Serge Diaghilev (1872-1929) was arguably the most influential ballet impresario of the 20th Century. His Ballets Russes company (performing between 1909 and 1929) was a magnet for creative giants such as artists Pablo Picasso, André Derain and Henri Matisse, couturier Gabrielle ‘Coco’ Chanel, composers Stravinsky, Rimsky Korsakov, Debussy and Ravel and dancers Vaslav Nijinsky, Anna Pavlova, Serge Lifar, Ninette de Valois, Tamara Karsavina, Léonide Massine, Michel Fokine, Anton Dolin and Alicia Markova.
Russian-born Diaghilev trained as a law student in St Petersburg in 1890 – four years before the last Tsar Nicholas II came to the throne – and established influential magazine The World of Art that introduced him to elite artistic circles including the Imperial Ballet. He became artistic adviser to the Maryinsky Theatre under the patronage of flamboyant homosexual Prince Sergei Volkonsky who was ‘patron’ of dancer Vaslav Nijinsky. Diaghilev resigned in 1901 to tour an exhibition of Russian art to Paris. In 1908 he brought a successful production of the opera Boris Gudonov to Paris and followed this with a season of opera and ballet at the Paris Opera.
Spurred by his success, Diaghilev formed the Ballets Russes in 1909 building avante garde new works around his lover Nijinsky with music composed by Stravinski (The Rite of Spring) and Debussy (L’apres-midi d’un Faune). In the latter a scantily clad Nijinsky appeared to simulate orgasm scandalising audiences in Paris and London. As with any aggressively modern art form, Diaghilev’s controversial ballets were often greeted with open hostility and the impresario would spend the rest of his life living on credit and romancing royal and aristocratic patrons to fund his travelling company’s peregrinations to London, Paris, Monte Carlo and Buenos Aires.
The Ballets Russes championed the modernist movement in classical music commissioning composers such as Debussy, Ravel, Prokofiev and Stravinsky. The great works – Scheherazade (1910), The Firebird (1910), Le Spectre de la Rose (1911) and later works Les Noces (1923) Les Bitches (1924) and Le Train Bleu (1924) – evolved from the exotic, erotic Orientalism brought to life by designer Léon Bakst into the Art Deco aesthetic such as the sporty Jazz Age beach costumes Coco Chanel designed for Le Train Bleu.
Diaghilev and the Ballets Russes never returned to mother Russia after the 1917 Revolution and the company served as a focus for exiled white Russian aristocrats who flooded Paris and the Riviera after the murder of the Tsar and his family in 1918. Diaghilev considered himself a father to the company albeit one who would form romantic liaisons with his favourite dancers Nijinsky, Léonide Massine, Serge Lifar and Anton Dolin. Nijinsky fell foul of the impresario when he married in Buenos Aires during a Ballets Russes South American tour. Sadly, schizophrenia stole Nijinsky’s mind and he spent the rest of his life institutionalized. Massine, who likened sleeping with Diaghliev to ‘going to bed with a nice, fat old lady’ was fired when discovered having an affair with ballerina Vera Savina.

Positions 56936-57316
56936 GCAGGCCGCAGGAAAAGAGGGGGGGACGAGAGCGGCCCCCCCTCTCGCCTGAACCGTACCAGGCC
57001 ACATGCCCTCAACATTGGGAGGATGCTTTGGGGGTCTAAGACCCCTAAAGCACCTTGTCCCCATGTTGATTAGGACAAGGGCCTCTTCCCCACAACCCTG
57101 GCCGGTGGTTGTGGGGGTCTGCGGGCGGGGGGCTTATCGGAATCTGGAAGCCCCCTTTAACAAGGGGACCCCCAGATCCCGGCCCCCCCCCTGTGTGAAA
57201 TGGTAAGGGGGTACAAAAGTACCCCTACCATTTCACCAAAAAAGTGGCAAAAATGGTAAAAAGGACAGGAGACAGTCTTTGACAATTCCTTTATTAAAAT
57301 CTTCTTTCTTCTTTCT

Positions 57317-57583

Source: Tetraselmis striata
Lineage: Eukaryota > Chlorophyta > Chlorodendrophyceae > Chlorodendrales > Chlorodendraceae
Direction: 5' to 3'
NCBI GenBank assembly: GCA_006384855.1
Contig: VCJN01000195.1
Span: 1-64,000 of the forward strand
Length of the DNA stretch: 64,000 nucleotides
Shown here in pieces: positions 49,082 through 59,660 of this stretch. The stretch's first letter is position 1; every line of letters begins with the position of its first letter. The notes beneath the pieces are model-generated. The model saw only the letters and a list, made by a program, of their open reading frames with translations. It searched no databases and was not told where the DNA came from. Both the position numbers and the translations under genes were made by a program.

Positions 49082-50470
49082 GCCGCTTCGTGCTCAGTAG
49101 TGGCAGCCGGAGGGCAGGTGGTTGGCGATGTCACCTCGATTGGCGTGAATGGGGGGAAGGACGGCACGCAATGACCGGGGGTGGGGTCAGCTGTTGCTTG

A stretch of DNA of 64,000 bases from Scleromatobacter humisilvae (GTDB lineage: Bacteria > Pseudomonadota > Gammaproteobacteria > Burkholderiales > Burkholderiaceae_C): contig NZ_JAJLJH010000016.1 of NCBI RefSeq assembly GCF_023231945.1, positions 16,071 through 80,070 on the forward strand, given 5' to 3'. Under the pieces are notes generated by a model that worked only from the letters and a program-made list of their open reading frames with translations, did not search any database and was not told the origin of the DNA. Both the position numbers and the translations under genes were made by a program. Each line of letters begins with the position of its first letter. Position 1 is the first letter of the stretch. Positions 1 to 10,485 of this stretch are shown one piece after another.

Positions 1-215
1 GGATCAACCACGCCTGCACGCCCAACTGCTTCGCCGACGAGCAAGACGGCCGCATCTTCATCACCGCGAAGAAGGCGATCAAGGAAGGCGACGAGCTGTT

Diaghilev was famed for his acid tongue. Dame Ninette de Valois said that he dismissed her stage name as ‘half tart, half royal family of France’. His autocratic style was captured in the 1948 Powell and Pressburger ballet film The Red Shoes in which he is depicted as Svengali ballet impresario Lermontov. As in the film, Diaghliev demanded absolute loyalty and dedication to the craft from his dancers. French composer Henri Sauguet called him ‘the absolute master: the man who did everything and saw everything. Nothing escaped him’. Of his harem, Stravinsky observed ‘Diaghilev is surrounded by a kind of homosexual Swiss Guard’.
Commercially the Ballets Russes was on the brink of bankruptcy but was always rescued by Diaghilev’s genius for flattering wealthy patronesses such as the Princess Edmond de Polignac who rescued the company in 1921 and secured an annual residency at the Grand Théâtre de Monte Carlo courtesy of the Monegasque royal family. Another patroness was the Comtesse de Greffulhe who was Proust’s model for the Duchess de Guermantes in A La Recherche du Temps Perdu.
Diaghilev first visited Henry Poole & Co in London in 1897 when he was still under the patronage of the Prince Volkonsky. The impresario spent just under £43 on various pieces including a black silk brocade double-breasted vest (waistcoat), a white silk double-breasted vest and a grey Cheviot double-breasted coat. Though Diaghilev did return to Poole’s on various occasions when the Ballets Russes was performing in London he was not a prolific customer. It was noted towards the end of his life that his coat cuffs were frayed to ribbons and his famous opera coat with beaver fur collar was practically bald.
Serge Diaghilev died in Venice in 1929 leaving an unpaid hotel bill and was buried in the island cemetery of San Michele. But as Prokofiev said, ‘Diaghilev is a giant, undoubtedly the only one whose dimensions increase the more he recedes into the distance’.